Longtime Crested Butte real estate agent Charlie Farnan of Bluebird Real Estate sees plenty of changes coming with the Vail move and said he has definitely experienced an uptick in questions and inquiries. “The local, guest and second homeowner confidence index is high. I believe there will be decisions influenced and made as a result of the announcement. Buyer confidence will elevate and sellers may raise their price and expectations as a result,” he said. “There will be an immediate spike and increase in activity, offers and contracts. The long-term benefit is where the community, ski area, locals and guests will be positively impacted. We will see immediate changes at the resort like the point of sale system and possibly how they scan passes and lift tickets. Over time Vail will improve the skiing product, the marketing outreach, the pass product selection/distribution and the configuration and makeup of the base area and parking lot. The short term has the buzz, excitement and the spikes, while the long term increases the confidence, the stability, the strength in the market and the long-term capital improvements.”
According to Ebner, there are still 117 single-family homes for sale from Crested Butte South to Mt. Crested Butte, with the lowest priced home at $567,000. The median price, she said, is $1,397,000, with 32 of those homes priced below $1,000,000. “The condo market in Mt. Crested Butte has certainly picked up since the announcement, with the most action at the Grand Lodge,” she explained. “There are 12 under contract there and prices are going up a lot, since that building is included in the deal.”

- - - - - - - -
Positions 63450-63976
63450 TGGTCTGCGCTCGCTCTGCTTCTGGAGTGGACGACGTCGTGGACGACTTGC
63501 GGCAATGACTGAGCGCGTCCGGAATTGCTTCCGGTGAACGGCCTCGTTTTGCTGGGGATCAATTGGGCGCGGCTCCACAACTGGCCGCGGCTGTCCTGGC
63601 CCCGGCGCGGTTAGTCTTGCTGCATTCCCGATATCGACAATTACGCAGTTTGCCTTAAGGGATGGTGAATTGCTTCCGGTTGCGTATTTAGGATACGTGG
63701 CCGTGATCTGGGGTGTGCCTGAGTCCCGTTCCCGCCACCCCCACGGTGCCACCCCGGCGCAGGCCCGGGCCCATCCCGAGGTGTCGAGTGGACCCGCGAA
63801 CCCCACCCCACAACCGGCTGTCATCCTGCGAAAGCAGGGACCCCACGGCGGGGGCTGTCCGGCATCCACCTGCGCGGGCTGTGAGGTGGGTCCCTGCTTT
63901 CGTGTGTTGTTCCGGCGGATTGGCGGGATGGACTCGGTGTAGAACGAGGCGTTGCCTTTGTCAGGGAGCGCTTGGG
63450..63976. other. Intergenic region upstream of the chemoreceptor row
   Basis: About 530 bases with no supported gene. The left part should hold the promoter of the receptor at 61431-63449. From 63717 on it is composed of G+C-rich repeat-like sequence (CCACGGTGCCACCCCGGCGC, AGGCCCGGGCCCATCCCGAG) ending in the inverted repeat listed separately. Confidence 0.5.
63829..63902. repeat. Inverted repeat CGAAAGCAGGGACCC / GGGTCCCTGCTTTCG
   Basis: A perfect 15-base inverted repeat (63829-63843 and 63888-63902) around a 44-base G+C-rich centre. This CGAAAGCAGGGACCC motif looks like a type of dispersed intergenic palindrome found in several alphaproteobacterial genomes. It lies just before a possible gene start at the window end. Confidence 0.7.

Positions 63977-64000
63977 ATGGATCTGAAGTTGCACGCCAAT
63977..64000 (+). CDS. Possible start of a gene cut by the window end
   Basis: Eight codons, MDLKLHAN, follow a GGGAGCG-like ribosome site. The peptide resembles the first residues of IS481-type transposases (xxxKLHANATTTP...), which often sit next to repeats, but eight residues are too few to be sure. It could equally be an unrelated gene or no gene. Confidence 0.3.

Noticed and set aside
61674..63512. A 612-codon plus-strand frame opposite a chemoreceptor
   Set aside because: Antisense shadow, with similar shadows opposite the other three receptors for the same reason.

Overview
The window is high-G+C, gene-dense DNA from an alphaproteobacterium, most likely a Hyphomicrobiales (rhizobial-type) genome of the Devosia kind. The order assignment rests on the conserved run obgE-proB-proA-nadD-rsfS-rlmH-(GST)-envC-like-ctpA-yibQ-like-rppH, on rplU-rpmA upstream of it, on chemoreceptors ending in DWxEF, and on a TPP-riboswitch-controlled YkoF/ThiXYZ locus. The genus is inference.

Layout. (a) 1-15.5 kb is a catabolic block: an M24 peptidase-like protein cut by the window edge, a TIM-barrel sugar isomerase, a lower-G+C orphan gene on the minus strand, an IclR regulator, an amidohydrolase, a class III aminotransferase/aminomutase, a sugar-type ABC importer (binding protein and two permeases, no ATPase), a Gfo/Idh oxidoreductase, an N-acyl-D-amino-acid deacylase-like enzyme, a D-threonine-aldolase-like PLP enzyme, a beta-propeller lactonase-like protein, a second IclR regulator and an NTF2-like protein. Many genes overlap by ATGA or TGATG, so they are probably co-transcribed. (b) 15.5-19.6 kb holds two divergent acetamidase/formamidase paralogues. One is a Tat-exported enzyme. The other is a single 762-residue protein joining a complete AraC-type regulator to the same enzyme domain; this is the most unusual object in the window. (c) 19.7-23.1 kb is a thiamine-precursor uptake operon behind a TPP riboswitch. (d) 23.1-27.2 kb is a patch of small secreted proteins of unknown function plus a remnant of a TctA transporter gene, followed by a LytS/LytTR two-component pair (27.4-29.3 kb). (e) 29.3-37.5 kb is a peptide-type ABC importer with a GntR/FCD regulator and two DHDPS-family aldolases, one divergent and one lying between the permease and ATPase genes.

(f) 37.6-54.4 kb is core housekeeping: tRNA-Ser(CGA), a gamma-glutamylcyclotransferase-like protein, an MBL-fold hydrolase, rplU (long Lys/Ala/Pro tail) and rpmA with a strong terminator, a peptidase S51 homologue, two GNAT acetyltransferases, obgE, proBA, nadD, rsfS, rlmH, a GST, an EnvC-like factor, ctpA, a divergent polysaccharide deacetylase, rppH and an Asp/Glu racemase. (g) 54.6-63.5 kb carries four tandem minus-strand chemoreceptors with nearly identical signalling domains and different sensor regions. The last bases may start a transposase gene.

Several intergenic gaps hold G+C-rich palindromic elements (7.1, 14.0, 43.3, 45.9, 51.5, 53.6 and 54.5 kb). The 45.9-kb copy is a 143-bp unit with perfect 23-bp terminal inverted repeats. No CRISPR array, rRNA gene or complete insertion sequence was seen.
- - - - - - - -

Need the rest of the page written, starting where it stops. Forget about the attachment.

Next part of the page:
Bush said buyers are more interested in local real estate as a result of the news but aren’t overreacting. “Since our economy is mostly driven by the resort, the depth of experience and financial strength of Vail resorts can only help all of us, at every level of employment in the valley,” Bush concluded.
McElroy is on the same page. “Folks are definitely talking about it and I think the upshot is that it will have an impact on the market similar to when the Callaways and the Muellers purchased the ski area. We are seeing some of that right now,” he said. “What we expected to happen and is in fact happening is the entry level properties across the board and base area condos, the so-called ‘low-hanging fruit,’ have the most action. The thought, I think, there is that Vail will be concentrating on improvements to the resort and as a result the real estate most to be affected by those improvements will see the biggest jump in activity. What you will see in the future is optimistic sellers putting their properties on the market at higher prices as sort of a test as what they might be able to get.”
Eldridge expects the major move from a Vail purchase to come after it actually closes and resort improvements are made. “Our market has been improving for years and we all were anticipating a busy summer selling season already,” she said. “I think we will see the impact of the Vail purchase in a year or two when the improvements to the ski area have been made and our winter season gets back to where it should be.”
Farnan agrees with that longer view. “The impact is one of firming up the value index. There is more confidence in the value of the real estate products across the board,” concluded Farnan. “We were expecting a busy summer regardless of the announcement—now we can expect a long-term stable and upwardly moving market, economy and vibrant community.”